What If Dead Trees Are Near Power Lines in Payson?
APS, Payson’s electric provider, has set forth a set of directives should a tree hinder the electric lines. They are including safety precautions in their directions, but the most notable distinction lies in where the line and tree are. As with most electrical companies, they will be responsible for trimming limbs around a line that is between their poles. However, they have made the distinction that trees interfering with lines from their pole into your home is the responsibility of the homeowner to hire a certified trimmer like Tree Triage and notify the electric company prior to the trimming, so the electricity can be turned off temporarily. Proper protocol for caring for a situation that is posing a safety hazard, such as electrical arcing or sparking, is to:
- Stay 100 ft. away
- Call 911 immediately and report the hazard
- Call the APS emergency line
With trees growing tall in the area, it is sometimes necessary to remove trees for several reasons. To protect electric lines trees must be removed if they could fall and take down a line, outgrowing the safety buffer, especially going up the mountains. Other reasons include dead or diseased trees because they could either fall on the lines or they pose a significant fire hazard.
How Much Does Tree Removal Usually Cost in Payson?
Removing a tree from any property has multiple cost factors. These factors differ between inside the city and out in the forested areas. Some factors include permitting, type of trees, the health of the tree, height and girth, structure overhang, and if any electrical safety issues can be observed. The average cost of a tree that is 10 ft. and under which is easily accessible without safety impingement could cost around $180 (this does not include stump removal). On the other hand, a massive 80-foot tree could top $1,800.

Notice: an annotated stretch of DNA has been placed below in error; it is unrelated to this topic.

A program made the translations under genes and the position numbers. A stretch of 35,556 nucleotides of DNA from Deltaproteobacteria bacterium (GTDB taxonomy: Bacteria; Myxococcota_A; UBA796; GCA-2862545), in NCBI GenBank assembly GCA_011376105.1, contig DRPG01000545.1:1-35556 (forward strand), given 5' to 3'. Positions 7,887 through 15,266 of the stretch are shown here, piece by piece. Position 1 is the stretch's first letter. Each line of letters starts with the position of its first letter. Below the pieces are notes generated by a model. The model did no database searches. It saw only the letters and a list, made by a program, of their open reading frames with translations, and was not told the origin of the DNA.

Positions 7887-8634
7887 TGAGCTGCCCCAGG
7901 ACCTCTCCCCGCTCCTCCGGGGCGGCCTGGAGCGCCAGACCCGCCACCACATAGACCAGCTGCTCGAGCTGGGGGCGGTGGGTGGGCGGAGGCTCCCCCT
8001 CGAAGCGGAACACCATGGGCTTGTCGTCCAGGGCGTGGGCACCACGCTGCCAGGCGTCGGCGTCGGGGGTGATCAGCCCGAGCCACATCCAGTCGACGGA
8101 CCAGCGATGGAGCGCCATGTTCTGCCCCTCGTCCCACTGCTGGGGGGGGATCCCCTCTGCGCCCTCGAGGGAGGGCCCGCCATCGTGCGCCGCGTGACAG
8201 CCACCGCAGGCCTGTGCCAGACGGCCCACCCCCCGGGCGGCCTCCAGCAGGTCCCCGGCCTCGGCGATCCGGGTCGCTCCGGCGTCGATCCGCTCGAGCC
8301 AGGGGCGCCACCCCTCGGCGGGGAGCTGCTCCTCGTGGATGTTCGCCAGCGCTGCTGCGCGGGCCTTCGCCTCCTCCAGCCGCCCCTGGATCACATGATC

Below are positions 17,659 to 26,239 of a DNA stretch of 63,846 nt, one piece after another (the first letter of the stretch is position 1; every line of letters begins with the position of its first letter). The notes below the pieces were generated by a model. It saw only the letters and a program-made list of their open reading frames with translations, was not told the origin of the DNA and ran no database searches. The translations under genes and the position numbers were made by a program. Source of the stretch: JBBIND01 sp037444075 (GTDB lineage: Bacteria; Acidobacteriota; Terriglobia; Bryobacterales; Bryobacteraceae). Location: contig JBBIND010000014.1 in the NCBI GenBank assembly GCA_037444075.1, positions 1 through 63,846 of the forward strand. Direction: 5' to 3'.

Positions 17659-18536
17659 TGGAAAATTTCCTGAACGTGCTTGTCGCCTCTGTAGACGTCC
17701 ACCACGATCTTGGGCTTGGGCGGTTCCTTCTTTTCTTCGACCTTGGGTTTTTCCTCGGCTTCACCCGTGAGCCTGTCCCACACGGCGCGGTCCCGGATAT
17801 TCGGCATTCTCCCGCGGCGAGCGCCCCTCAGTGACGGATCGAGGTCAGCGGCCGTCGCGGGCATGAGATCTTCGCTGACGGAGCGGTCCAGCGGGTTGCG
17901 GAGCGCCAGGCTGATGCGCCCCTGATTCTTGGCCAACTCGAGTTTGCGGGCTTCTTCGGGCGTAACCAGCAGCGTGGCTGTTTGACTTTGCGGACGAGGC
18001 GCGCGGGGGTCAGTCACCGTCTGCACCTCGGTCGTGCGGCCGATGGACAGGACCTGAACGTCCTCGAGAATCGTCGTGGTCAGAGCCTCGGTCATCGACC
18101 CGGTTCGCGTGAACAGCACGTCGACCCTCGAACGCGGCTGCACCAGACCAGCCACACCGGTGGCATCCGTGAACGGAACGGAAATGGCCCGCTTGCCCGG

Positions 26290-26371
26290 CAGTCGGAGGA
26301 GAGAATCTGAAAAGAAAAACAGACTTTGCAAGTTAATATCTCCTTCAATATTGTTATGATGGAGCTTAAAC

Some safety issues like structural overhang and electric lines will cause a delay and extra equipment to remove the tree without damages. In some cases, the health of the tree can hinder the process further. Electric companies need notice before tree trimming or removal if there are wires laced through the branches. Cable and internet companies that run their wires along the electric companies’ wires may need to notice too to prevent any damages to their lines.
The largest cost factors include the height, girth, type, and health of the tree. A smaller tree is usually not a large project, however, and an 80-ft. pine tree with a girth of around 42 inches that is a considerable distance from the road will cost more. Add more than one tree of this size, and you could be looking at over $3,000 in costs to remove the trees. The health of the trees determines how we remove them and how difficult the removal will be, as damaged trees tend to fall apart causing safety issues.
For clarity, we typically do not include stump grinding or removal. At least $100 should be added to the total bill if stump removal is to be done.